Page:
Evaluation includes getting ongoing feedback, e.g., from the learner, trainer and learner's supervisor, to improve the quality of the training and identify if the learner achieved the goals of the training.
The Post-Alphabet Future The real world of digital reality has always been post-alphabetic. Probably because the letters of the alphabet were too slow to keep up with the light-time and light-speed of electronics, the alphabet long ago shuddered at the speed of light, burned up and crashed to earth. Writing can't keep up to the speed of electronic society. The result has been the end of the Gutenberg Galaxy and the beginning of the Image Millennium. Images moving at the speed of light. Images moving faster than the time it takes to record their passing. Iconic images. Special-Effect Images. Images of life past, present and future as culture is fast-forwarded into the electronic nervous system. Images that circulate so quickly and shine with such intensity that they begin to alter the ratio of the human sensorium.
(This essay appears as Chapter 2 in my book The Second Media Age (Blackwell 1995) ... "In the twentieth century electronic media are supporting an equally profound transf ormation of cultural identity. Telephone, radio, film, television, the computer and now their integration as "multimedia" reconfigure words, sounds and images so as to cultivate new configurations of individuality. If modern society may be said to foster an individual who is rational, autonomous, centered, and stable (the "reasonable man" of the law, the educated citizen of representative democracy, the calculating "economic man" of capitalism, the gradedefined student of public education), then perhaps a postmodern society is emerging which nurtures forms of identity different from, even opposite to those of modernity. And electronic communications technologies significantly enhance these postmodern possibilities. Discussions of these technologies, as w e shall see, tend often to miss precisely this crucial level of analysis, treating them as enhancements for already formed individuals to deploy to their advantage or disadvantage."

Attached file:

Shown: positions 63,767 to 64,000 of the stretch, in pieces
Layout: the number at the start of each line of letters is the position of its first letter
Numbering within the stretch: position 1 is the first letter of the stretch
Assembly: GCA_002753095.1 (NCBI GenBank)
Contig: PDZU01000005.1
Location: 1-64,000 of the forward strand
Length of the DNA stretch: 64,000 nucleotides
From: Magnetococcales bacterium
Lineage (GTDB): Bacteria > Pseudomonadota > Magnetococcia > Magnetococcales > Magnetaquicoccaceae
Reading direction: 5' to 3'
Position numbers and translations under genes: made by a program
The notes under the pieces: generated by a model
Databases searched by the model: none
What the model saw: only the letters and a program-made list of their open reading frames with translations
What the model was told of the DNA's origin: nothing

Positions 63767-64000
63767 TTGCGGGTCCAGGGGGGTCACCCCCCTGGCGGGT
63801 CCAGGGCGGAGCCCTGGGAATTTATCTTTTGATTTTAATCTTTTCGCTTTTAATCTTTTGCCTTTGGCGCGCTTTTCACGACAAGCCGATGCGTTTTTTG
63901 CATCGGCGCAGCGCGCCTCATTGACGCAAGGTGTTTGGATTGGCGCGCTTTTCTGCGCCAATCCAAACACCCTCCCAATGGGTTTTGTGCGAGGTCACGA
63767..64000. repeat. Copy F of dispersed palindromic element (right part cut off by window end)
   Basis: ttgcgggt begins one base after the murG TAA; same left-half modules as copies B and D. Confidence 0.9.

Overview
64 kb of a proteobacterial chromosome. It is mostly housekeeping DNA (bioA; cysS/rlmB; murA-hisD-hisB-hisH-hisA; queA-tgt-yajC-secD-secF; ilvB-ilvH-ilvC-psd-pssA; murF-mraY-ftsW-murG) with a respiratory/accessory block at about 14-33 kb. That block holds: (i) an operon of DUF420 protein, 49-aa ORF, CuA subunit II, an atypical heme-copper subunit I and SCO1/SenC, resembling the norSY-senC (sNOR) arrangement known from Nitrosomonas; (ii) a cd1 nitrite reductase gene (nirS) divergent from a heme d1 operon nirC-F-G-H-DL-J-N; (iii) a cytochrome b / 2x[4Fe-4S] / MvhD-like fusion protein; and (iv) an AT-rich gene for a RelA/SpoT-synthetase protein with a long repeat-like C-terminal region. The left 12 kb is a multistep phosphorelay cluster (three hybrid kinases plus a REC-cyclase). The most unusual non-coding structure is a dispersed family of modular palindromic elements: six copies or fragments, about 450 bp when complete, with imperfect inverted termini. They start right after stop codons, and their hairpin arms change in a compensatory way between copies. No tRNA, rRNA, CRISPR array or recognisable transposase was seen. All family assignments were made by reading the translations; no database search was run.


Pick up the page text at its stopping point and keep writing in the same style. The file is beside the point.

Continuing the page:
I offer you professional counselling by email, for a fee. This is genuine human contact between you and me which is confidential and secure. You may use my email counselling service and remain anonymous.My friend Barry has recently aquired a new .com url! Looking good Barry!
"...In my early professionals years I was asking the question: How can I treat, or cure, or change this person? Now I would phrase the question in this way: How can I provide a relationship which this person may use for his own personal growth?" -- Carl Rogers, On Becoming a PersonA Rogers Page, with links to books.
"Robo Sapiens: Evolution of a New Species" takes this notion and runs with it. Journalist Faith D'Aluisio and photographer Peter Menzel have assembled an accessible guide to the field of robotics that's part photo essay and part primer, with a healthy dose of fatalistic futurism. They start out with a bang -- the shocking cover image of an eerily fetuslike robot head is possibly the most disturbing photo ever to appear on a coffee-table book -- and manage to turn interviews with more than 100 of the geekiest humans around the world into a curious peek at the future that will satisfy both the layperson and the engineer alike.amazon
Reviewed by Adrian MihalacheAmazon
This page begins with a brief synopsis preceding an excerpt from "Seeing through the Interface: Computers and the Future of Composition," by Nancy Kaplan and Stuart Moulthrop. The synopsis contains links to themes within the excerpt.I seem to be surfing a wave here that is going backwards into what might now be seen as classics, though i did not know of this stuff at the time!